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March 15th, 2019

Back to Albany

I have returned back to Albany, to this quiet house but noisy cat. Awake at 4 am so might as well blog while the cat kneads and meows and purrs.

There are a lot of layers to the stories from this journey but I hope to start with the journey to Herland Forest for the burial, once a few more pieces are in place. The wind in the trees there was a comfort. I, too, now wish even more to save up for a plot to become a land and forest guardian there.

Other than that, being asked to and then reading one of the readings at the Catholic Funeral Mass portion of my father's ceremonies was the hardest thing I've ever done in my life. Tried but couldn't telegraph through it. My father was a lector and asked me to be one, too, when I was a kid. Hell of a flood of memories, standing up there at the lecturn, to say nothing of the emotions that surround my relationship to the Catholic church.* I don't need comforting words or commentary about this; it just was the way that it was.

Many memories were brought to the surface by the opportunity to stand in places where I hadn't stood for a long time, talking to people I hadn't talked to in a long time.

I half expect my father to come along with some corrections to the telling of this story, but already his website is dead without any backups that we know of (yet). Not sure what kinds of file access he gave my mom.

*Nothing so horrible as all those who have suffered abuse at the hands of the Church; mine have more to do with some of the same things that caused my father to have both Cosmic Celebrations and the Catholic funeral, except some of my interpretations and conclusions are different.

This entry was originally posted at https://rebeccmeister.dreamwidth.org/1285448.html. Please comment there using OpenID.


The Green Burial Journey

1. Here is a statement that my father helped to write about the decision to be buried in Herland Forest:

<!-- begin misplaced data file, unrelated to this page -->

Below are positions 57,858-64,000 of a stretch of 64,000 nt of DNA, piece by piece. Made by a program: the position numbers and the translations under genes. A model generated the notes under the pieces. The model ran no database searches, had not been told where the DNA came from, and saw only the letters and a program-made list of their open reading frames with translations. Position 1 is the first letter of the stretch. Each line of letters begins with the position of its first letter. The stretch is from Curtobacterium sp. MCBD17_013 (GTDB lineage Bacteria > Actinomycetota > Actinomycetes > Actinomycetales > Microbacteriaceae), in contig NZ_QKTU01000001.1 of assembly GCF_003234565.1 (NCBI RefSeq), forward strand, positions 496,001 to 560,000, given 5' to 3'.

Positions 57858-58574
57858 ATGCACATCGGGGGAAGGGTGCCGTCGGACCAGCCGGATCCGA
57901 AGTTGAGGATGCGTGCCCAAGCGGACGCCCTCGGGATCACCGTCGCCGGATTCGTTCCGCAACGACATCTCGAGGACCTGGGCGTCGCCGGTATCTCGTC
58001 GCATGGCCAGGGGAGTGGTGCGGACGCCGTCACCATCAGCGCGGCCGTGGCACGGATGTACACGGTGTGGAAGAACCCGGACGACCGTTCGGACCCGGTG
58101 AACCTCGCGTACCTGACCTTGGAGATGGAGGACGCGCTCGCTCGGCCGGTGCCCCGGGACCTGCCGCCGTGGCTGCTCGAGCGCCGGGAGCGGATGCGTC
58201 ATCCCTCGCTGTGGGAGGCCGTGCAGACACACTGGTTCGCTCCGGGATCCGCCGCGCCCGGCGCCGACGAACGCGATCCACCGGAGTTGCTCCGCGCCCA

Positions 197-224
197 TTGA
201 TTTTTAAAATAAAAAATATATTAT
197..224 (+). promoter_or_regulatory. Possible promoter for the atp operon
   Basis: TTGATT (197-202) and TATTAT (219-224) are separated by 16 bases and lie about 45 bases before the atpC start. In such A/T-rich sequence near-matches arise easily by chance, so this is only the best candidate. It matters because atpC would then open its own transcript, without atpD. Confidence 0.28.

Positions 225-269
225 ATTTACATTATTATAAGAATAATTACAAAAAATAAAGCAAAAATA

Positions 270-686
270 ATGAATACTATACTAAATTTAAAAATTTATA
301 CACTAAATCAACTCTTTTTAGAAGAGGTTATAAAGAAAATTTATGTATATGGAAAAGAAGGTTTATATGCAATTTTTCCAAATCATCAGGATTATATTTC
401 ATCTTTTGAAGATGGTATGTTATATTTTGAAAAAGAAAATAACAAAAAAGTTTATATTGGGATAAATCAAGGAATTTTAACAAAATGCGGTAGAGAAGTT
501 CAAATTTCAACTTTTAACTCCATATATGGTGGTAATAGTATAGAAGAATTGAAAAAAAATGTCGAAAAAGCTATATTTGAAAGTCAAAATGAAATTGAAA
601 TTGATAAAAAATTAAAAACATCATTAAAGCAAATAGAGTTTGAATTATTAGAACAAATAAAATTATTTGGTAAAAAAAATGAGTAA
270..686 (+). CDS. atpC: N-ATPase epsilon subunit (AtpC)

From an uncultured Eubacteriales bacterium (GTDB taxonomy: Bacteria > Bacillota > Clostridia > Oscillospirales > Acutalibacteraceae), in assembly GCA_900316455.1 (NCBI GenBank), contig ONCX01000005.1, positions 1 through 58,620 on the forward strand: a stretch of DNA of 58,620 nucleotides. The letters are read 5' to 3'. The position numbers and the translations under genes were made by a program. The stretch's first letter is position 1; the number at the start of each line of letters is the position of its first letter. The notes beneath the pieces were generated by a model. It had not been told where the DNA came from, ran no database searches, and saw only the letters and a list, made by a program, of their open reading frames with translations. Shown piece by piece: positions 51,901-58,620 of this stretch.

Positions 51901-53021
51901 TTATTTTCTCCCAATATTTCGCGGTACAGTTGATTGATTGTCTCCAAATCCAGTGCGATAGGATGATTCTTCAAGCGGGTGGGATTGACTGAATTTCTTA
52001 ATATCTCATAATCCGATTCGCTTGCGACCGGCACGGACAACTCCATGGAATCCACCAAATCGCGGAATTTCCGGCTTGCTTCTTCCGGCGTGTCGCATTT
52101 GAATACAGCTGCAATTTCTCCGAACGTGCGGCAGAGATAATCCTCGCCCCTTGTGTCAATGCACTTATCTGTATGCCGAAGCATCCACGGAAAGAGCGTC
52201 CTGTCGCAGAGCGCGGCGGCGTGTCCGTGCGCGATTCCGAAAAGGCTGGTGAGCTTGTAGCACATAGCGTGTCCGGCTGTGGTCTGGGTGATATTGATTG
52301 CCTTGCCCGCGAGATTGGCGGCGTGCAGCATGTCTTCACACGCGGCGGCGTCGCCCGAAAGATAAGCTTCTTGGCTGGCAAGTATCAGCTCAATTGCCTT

When Jim first heard about green burial, the idea resonated with him immediately. Green burial means that the body is not embalmed and is buried in a relatively shallow grave in a biodegradable container. This promotes the return of the body's biomass to the earth so that the nutrients available therein can be made available to future living beings. All living things die and decompose, their remains return in a great cycle that nurtures future life.

In a tour of Herland Forest, Walt Patrick, a leader of the Windward Intentional Community, stressed ecology and the relationships among the living members of Herland Forest. This forest lies in a convergence of ecosystems and has three dominant species of trees; Douglas Fir, Ponderosa Pine, and Garry Oak. Based on the structure of their root systems underground,  the trees decide on the best location for the burial of human remains. Mindful of the root systems, members of the Windward Community dig the grave and fill it with wood chips. Wood chips encourage growth of mycorrhizal fungi that provide nutrients to the trees in a symbiotic relationship. Having the grave filled with wood chips also allows for easy digging in the winter.

Jim really understood the value of his nutrients being given to other living things. He fully embraced that his remains should nurture human life.

Description of journey and burial, with photosCollapse )

This entry was originally posted at https://rebeccmeister.dreamwidth.org/1285667.html. Please comment there using OpenID.


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